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- Mrs. Falchion, Volume 2. - 25/25 -

river-drivers had laid their plans so secretly that the news of them would scarcely reach the ears of the manager of the mill, and that, therefore, his influence, as Mr. Devlin's, would not be available.

Remained only myself--as I first thought. I was unknown to a great number of the men of both villages, and familiar with but very few-- chiefly those with whom I had a gossiping acquaintance. Yet, somehow, I felt that if I could but get a half-dozen men to take a firm stand with me, I might hold the rioters in check.

As I ran by the side of the excitable fishers, I urged upon one or two of them the wisdom and duty of preventing a conflict. Their reply was--and it was very convincing--that they were not forcing a struggle, but were being attacked, and in the case would fight. My hasty persuasion produced but little result. But I kept thinking hard. Suddenly it came to me that I could place my hand upon a man whose instincts in the matter would be the same as mine; who had authority; knew the world; had been in dangerous positions in his lifetime; and owed me something. I was sure that I could depend upon him: the more so that once frail of body he had developed into a strong, well-controlled man.

Even as I thought of him, I was within a few rods of the house where he was. I looked, and saw him standing in the doorway. I ran and called to him. He instantly joined me, and we ran on together: the fishermen shouting loudly as they watched the river-drivers come armed down the hill-slope into the village.

I hastily explained the situation to my friend, and told him what we must do. A word or two assured me of all I wished to know. We reached the scene of the disorder. The fishermen were bunched together, the river on the one side, the houses and hills on the other. The river-drivers had halted not many yards away, cool, determined and quiet, save for a little muttering. In their red shirts, top boots, many of them with long black hair and brass earrings, they looked a most formidable crowd. They had evidently taken the matter seriously, and were come with the intention of carrying their point, whatever it might be. Just as we reached the space between the two parties, the massive leader of the river-drivers stepped forward, and in a rough but collected voice said that they had come determined to fight, if fighting were necessary, but that they knew what the end of the conflict would be, and they did not wish to obliterate Sunburst entirely if Sunburst accepted the conditions of peace.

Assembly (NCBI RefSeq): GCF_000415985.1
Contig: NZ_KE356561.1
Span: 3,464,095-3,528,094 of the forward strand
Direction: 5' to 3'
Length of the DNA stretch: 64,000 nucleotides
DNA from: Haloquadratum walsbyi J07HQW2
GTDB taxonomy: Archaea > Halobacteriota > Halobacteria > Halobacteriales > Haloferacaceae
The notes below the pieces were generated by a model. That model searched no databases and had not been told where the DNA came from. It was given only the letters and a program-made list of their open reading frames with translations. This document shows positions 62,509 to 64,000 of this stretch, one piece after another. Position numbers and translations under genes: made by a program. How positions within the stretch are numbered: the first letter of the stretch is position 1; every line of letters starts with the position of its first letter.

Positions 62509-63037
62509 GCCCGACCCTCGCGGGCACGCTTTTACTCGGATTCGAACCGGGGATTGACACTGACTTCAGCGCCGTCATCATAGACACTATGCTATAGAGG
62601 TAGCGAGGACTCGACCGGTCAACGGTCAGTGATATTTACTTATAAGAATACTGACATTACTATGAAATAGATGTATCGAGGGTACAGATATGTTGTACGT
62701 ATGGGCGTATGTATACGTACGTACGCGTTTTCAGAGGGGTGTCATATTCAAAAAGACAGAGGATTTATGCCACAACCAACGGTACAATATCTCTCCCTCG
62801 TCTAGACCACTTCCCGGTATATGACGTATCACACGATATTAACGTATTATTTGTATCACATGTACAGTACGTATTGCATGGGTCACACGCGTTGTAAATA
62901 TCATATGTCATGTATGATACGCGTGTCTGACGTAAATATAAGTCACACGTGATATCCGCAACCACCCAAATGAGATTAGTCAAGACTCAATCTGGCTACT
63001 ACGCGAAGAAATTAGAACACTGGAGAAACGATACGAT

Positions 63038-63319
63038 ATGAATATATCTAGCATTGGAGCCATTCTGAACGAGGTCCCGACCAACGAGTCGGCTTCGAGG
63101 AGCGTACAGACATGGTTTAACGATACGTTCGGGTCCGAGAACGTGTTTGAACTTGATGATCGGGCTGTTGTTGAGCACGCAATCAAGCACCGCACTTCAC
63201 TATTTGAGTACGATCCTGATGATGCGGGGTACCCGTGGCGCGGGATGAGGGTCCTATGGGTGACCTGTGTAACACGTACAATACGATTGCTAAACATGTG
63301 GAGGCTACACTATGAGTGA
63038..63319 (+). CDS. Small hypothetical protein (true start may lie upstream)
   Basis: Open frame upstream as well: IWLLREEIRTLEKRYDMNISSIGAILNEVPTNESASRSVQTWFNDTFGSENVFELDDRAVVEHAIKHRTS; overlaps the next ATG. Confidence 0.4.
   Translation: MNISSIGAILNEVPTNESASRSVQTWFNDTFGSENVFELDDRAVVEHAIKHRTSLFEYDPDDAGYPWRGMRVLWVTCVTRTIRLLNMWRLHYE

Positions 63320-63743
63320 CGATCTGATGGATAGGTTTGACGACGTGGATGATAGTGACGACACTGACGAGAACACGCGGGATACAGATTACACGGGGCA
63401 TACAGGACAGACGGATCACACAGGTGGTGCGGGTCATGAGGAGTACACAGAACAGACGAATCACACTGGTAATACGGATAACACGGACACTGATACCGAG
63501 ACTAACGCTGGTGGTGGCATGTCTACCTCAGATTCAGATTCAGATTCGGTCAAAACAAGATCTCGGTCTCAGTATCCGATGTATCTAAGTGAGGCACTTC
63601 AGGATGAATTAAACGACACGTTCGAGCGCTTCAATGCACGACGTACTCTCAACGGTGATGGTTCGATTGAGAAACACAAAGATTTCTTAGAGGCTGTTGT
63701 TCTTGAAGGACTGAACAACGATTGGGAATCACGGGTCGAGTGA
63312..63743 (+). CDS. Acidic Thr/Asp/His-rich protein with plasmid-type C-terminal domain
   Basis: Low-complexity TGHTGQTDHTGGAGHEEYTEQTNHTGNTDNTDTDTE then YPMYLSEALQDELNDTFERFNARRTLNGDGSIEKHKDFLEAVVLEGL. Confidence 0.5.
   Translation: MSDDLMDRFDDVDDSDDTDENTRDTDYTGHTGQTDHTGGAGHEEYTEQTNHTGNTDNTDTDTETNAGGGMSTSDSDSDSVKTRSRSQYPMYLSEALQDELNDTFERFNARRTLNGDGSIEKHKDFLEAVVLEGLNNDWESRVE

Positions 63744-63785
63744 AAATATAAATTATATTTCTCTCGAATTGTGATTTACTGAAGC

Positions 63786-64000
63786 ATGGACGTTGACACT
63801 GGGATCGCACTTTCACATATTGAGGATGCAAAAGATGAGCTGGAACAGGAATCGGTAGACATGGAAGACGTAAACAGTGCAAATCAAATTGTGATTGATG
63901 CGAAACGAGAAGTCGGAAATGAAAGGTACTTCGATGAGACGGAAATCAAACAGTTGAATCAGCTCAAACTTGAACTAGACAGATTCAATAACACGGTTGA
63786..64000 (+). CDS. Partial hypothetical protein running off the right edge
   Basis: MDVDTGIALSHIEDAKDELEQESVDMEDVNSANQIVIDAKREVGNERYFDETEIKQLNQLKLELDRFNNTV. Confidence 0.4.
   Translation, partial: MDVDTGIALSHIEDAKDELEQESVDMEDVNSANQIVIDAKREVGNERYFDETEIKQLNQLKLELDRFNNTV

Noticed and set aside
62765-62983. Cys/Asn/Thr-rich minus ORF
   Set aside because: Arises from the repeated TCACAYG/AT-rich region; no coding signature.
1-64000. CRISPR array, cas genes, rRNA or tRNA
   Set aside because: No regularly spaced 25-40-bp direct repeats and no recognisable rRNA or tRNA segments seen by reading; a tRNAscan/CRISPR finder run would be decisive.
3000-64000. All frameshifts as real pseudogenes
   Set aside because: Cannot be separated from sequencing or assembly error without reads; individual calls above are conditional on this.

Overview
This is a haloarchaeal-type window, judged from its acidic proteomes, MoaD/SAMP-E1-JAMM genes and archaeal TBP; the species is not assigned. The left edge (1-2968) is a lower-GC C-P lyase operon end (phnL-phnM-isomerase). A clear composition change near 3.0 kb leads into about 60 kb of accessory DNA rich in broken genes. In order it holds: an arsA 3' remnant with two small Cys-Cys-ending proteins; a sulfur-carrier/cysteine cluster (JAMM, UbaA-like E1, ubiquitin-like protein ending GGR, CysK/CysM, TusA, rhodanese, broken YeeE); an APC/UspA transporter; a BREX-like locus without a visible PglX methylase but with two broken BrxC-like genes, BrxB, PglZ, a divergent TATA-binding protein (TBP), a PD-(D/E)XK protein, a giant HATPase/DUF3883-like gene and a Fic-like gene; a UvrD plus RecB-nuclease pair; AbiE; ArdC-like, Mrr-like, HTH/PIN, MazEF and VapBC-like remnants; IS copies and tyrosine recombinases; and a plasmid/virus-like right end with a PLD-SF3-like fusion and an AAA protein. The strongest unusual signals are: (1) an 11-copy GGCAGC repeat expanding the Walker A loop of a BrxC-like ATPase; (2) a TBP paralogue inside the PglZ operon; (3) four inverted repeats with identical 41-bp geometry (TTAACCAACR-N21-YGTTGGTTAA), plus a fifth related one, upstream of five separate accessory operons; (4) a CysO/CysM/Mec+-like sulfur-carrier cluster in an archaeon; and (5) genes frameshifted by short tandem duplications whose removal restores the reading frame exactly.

There seemed no leader to the fishermen.

My friend said to me quickly: "You speak first." Instantly I stepped forward and demanded to know what the terms of peace were. As soon as I did so, there were harsh mutterings among the river-drivers. I explained at once, waving back some of the fisher-men who were clamouring about me, that I had nothing whatever to do with the quarrel; that I happened to be where I was by accident, as I had happened by accident to see the difficulty of the morning. But I said that it was the duty of every man who was a good citizen and respected the laws of his country, to see, in so far as it was possible, that there should be no breach of those laws. I spoke in a clear strong voice, and I think I produced some effect upon both parties to the quarrel. The reply of the leader was almost immediate. He said that all they demanded was the Indian who had so treacherously injured the foreman of their gangs. I saw the position at once, and was dumfounded. For a moment I did not speak.

I was not prepared for the scene that immediately followed. Some one broke through the crowd at my back, rushed past me, and stood between the two forces. It was the Indian who had injured the foreman. He was naked to the waist, and painted and feathered after the manner of his tribe going to battle. There was a wild light in his eye, but he had no weapon. He folded his arms across his breast, and said:

"Well, you want me. Here I am. I will fight with any man all alone, without a gun or arrow or anything. I will fight with my arms--to kill."

I saw revolvers raised at him instantly, but at that the man, my friend, who stood beside me, sprang in front of the Indian.

"Stop--stop!" he cried. "In the name of the law! I am a sergeant of the mounted police of Canada. My jurisdiction extends from Winnipeg to Vancouver. You cannot have this man except over my body: and for my body every one of you will pay with your lives; for every blow struck this night, there will be a hundred blows struck upon the river-drivers and mill-hands of this valley. Take care! Behind me is the law of the land --her police and her soldiery."